Posted by eraucso on December 22, 2014
On Monday morning, the Daytona Beach Career Services team was at graduation collecting data for the campus-specific First Destination Survey. We thought you might like to see a sampling of where Daytona Beach graduates are heading after they walked across the stage at the Ocean Center this past Monday.
- 3D Aviation Services
- Abu Dhabi National Oil Company
- Air America
- Air Evac Lifeteam
- Allegiant Airlines
- American Airlines
- CIT Aerospace
- Embry-Riddle Aeronautical University
- Emergency Communications Network
- Epic Aviation
- Florida Division of Emergency Management
- GE Aviation
- General Motors
- Honda Aircraft Company
- NASA – Marshall Space Flight Center
- National Geospatial Intelligence Agency
- Northrop Grumman
- Orbital Sciences
- Parametric Solutions
- Paramount Business Jets
- Qatar Civil Aviation Authority
- Republic Airways
- Rockwell Collins
- Southwest Airlines
- Spirit Airlines
- Sunrise Aviation
- Teledyne Oil & Gas
- Textron Aviation
- Textron Systems
- U.S. Air Force
- U.S. Army
- U.S. Marine Corps
- U.S. Navy
- U.S. State Department
- UTC Aerospace Systems
- Volusia County Sheriff’s Office
- Wichita Airport Authority
- Williams International
If you recently graduated from the Daytona Beach or Prescott residential campus and still don’t have a job, please contact Career Services for guidance and resources that can help you attain employment. Click on the appropriate campus link to view a list of services offered by Career Services.
Posted by eraucso on December 19, 2014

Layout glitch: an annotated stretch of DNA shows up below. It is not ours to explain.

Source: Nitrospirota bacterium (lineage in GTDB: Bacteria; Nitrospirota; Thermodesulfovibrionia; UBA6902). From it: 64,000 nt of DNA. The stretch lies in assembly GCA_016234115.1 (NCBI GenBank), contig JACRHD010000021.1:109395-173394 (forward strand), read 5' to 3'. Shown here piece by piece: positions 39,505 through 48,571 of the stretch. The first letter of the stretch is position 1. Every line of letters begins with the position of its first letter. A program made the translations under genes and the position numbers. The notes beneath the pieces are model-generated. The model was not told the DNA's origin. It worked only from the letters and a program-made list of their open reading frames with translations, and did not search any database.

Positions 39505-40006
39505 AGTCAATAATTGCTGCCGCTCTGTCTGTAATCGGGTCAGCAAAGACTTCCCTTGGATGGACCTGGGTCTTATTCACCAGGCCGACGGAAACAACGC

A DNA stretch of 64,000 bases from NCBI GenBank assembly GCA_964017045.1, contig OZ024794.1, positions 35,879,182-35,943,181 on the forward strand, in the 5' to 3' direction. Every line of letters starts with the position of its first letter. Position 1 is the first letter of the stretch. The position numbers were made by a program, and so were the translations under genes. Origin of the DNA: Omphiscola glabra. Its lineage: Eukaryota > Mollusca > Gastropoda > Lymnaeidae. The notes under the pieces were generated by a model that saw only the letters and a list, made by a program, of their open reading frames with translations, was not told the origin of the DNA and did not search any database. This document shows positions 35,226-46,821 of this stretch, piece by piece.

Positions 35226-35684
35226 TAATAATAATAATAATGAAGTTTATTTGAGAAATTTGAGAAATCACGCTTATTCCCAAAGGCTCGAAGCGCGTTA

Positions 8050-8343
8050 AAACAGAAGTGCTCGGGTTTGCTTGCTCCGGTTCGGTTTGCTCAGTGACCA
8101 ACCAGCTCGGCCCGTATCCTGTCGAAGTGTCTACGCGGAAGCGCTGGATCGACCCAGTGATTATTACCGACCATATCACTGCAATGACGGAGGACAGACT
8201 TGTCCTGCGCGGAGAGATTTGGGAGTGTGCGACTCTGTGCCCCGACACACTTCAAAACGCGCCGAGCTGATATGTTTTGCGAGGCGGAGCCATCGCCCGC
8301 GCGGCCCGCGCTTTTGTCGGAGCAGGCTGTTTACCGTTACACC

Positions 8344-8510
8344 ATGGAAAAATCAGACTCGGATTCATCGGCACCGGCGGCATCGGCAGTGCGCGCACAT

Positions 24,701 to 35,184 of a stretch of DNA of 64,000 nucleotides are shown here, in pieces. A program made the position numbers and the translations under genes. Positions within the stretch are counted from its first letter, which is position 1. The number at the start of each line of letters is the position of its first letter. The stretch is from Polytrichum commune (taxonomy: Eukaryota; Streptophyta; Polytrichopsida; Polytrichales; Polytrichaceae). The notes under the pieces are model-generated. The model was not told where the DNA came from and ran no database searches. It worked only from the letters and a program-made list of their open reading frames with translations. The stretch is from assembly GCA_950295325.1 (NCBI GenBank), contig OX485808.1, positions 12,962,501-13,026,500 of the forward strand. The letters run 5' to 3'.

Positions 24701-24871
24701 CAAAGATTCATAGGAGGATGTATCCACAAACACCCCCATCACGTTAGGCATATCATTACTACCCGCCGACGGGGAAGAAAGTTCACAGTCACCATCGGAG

Posted by eraucso on December 15, 2014
Posted by eraucso on December 4, 2014
Rick Uskert graduated from Embry-Riddle Aeronautical University – Daytona Beach in 1996 with a degree in Aircraft Engineering Technology. He is currently a Senior Engineer at Textron Systems Unmanned Systems.
What has been your career path since graduating from Embry-Riddle?
My career started during one of the slumps in the aerospace industry and I took a job with a company in NW Indiana designing industrial equipment. After a few months, I interviewed with a consulting engineering firm in the Chicago suburbs which providing structural and fatigue fracture analysis to the aviation industry, both commercial and military. The guys I worked for and with were brilliant, having written fatigue analysis and damage tolerance of structures content for several publications; however, I as a more creative person at heart – and still am – so post-damage analysis wasn’t a path I wished to pursue.
The next five years were spent working in the medical industry, designing instruments for minimally invasive open heart surgery, stents, airway management and many other products. As the company manufactured product for many of the big companies, such as Abbott, CTI and Stryker, I touched many products which were mainstays of the operating room and in-home care products during the 1990’s and 2000’s.
From there I turned back to aviation and, while working at Pratt & Whitney, furthered my education and career through a Master’s degree in Management and New Product Development at Rensselaer Polytechnic Institute in Hartford, CT. During my time at P&W, I worked with a great team in the Compression Systems Module Center (CSMC) designing and analyzing composite components for the F119 and F135 engines which power the F-22 and F-35 aircraft.
My next hop was to Rolls-Royce in Indianapolis to design Ceramic Matrix Composites (CMC) components for the hot section of advanced technology gas turbine engines. The composite technologies used between the front end of the P&W and the back end of the RR engines couldn’t be more dissimilar and each had their quirks and limitations which needed to be accounted for in the product designs, which made each task challenging. Working at the leading edge of ceramic matrix composite technology application has led to a number of patent applications for our team.
Currently, I work for Textron Systems Unmanned Systems, formerly AAI, in Maryland as a Sr. Aero/Mech Engineer, responsible for managing project tasking and the associated resources to integrate new product onto the legacy Shadow UAVs, increase capabilities through airframe upgrades and provide product designs to future systems.